Many distributors manufacture their own products contracted under HealthTrust across a variety of healthcare categories. Having a distributor that is contracted with HealthTrust, that sells its own brand of products, is beneficial to accessibility and the reliable delivery of those commodities. The distributor shouldn’t assess a markup on its own brand of products that are purchased by a provider. This scenario allows for cost savings on those purchases.

6. Preparation for Future Pandemics

Distributors should have contingency plans in place should any future pandemic break out. This would include a larger selection of vetted manufacturers that are able to supply PPE (personal protective equipment). Providers need assurance that allocation procedures are available that would allow for the conservation of products. Distributors should provide literature detailing an overview of PPE-related products as well as product specifications approved by various healthcare governing bodies such as NIOSH, FDA, CDC and OSHA. HealthTrust’s national agreements detail supplier performance warranties, fill rate requirements and business continuity planning clauses.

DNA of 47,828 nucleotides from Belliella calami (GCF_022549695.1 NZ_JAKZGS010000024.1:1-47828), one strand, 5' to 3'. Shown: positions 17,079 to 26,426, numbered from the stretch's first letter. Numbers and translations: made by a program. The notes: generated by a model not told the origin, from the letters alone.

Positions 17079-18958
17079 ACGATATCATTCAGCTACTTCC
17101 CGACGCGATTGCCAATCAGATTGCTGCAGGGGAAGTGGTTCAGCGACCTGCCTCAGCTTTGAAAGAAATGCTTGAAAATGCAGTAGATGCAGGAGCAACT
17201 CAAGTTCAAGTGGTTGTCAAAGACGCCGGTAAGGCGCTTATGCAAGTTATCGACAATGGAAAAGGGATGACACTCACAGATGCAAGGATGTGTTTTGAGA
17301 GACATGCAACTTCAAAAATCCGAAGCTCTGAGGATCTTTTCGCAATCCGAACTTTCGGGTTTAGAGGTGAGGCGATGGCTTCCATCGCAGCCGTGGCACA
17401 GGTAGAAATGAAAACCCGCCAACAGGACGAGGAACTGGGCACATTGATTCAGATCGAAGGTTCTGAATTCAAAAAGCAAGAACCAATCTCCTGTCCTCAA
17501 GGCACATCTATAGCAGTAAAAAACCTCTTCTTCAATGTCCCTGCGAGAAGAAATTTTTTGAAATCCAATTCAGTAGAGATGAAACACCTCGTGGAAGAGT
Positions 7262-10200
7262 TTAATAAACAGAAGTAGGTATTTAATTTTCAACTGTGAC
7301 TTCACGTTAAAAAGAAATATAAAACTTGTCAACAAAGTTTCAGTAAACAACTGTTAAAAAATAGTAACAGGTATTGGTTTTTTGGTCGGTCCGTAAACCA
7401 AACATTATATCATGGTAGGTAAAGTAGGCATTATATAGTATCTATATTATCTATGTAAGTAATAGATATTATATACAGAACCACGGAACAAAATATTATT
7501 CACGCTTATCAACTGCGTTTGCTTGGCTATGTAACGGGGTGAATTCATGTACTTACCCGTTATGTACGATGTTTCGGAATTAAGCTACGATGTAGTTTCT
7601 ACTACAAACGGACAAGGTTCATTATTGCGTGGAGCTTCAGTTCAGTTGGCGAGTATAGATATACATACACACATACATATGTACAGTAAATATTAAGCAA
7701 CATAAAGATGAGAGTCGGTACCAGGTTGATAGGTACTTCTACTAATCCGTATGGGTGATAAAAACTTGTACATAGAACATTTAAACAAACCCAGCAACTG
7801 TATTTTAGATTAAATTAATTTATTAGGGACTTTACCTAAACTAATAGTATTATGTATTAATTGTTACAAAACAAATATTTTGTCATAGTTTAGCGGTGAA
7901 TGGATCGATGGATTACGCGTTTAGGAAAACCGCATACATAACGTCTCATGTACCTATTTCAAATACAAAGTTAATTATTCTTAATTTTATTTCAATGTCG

Distribution is much more than creating a purchase order and having products delivered to a facility. “As providers continue to navigate the post-pandemic environment, the health of the supply chain is contingent on effective risk mitigation,” says Nixon. “Aligning with a distributor who is a strategic partner has become the new normal.”

A strategic distribution partner is one who has evolved the relationship into a consultative role—everything from helping to manage product availability and suggesting changes by interpreting data to executing deliverables that enable the clinicians who deliver patient care to have quality products and services when and where they need them.

For more information on distributors available to your healthcare facility, review the Commitment Agreements within the contract launch packages. Contact your HealthTrust Account Manager, or email thesource@healthtrustpg.com for assistance.